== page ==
Democratic voters talk about winning the House, while Republicans talk about ideology and the economy

While voters’ explanations of their support for Congress focused most on Trump and the parties themselves, those supporting Democrats and Republicans differed sharply in emphasizing or ignoring various topics.

Democratic-leaning voters were much more likely than Republican-leaning voters to mention the word “House” (7 percent vs. 2 percent) often referring to their desire for Democrats to take control of the House of Representatives. More Democratic voters also mentioned “check,” usually describing their desire for a check against Trump’s power as president (2 percent vs. almost no Republicans surveyed).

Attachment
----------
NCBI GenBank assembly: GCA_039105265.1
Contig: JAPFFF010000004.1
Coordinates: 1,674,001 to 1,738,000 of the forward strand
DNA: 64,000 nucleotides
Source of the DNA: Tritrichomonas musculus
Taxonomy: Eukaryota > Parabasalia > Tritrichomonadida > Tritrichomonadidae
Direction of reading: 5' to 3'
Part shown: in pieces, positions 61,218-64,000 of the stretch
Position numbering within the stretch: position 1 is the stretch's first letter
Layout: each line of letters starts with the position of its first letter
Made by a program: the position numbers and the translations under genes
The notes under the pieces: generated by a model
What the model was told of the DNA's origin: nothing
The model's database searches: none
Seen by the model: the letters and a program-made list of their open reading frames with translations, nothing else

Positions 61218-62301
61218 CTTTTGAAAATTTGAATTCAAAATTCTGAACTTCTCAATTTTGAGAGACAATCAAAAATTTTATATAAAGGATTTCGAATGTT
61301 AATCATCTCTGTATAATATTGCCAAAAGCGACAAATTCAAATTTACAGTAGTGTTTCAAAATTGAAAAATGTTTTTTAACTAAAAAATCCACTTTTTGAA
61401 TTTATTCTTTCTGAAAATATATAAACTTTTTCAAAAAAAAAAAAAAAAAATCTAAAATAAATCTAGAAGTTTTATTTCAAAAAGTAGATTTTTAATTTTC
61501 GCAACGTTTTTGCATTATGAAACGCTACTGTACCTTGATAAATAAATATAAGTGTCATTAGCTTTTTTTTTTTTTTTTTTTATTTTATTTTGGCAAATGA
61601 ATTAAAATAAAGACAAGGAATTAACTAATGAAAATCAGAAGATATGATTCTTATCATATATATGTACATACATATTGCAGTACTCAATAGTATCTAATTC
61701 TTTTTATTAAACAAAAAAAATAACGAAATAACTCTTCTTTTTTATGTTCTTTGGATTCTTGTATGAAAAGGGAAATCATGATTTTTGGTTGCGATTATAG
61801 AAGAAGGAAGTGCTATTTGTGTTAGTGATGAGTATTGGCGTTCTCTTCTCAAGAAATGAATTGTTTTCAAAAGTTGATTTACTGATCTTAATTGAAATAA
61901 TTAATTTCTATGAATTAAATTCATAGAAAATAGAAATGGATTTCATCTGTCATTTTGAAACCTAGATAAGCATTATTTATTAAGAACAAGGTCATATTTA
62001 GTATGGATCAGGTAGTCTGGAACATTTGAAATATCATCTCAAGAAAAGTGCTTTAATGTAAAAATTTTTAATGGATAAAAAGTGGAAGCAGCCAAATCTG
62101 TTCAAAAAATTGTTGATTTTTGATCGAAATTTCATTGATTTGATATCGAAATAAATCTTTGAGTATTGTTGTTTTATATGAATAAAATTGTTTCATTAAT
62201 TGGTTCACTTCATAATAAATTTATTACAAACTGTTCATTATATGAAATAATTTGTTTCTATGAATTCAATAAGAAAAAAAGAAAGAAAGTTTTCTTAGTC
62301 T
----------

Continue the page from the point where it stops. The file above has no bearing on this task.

Meanwhile, Republican-leaning voters were more likely to mention political ideologies, with 9 percent of Republican-leaning voters mentioning “conservative” and 3 percent mentioning “socialism.” Few Democratic-leaning voters mentioned either term (2 percent of Democratic-leaning voters mentioned “liberal,” 3 percent of Republican-leaning voters did).

Republican-leaning voters were also somewhat more likely to mention two major campaign issues. The economy was mentioned by 4 percent of Republican supporters and 1 percent of Democrats, while Republican-leaning voters were also slightly more apt to mention immigration (2 percent vs. 1 percent). These differences are small and probably insignificant, but the relative silence among Democrats on these issues signals that they are not rallying cries for their supporters.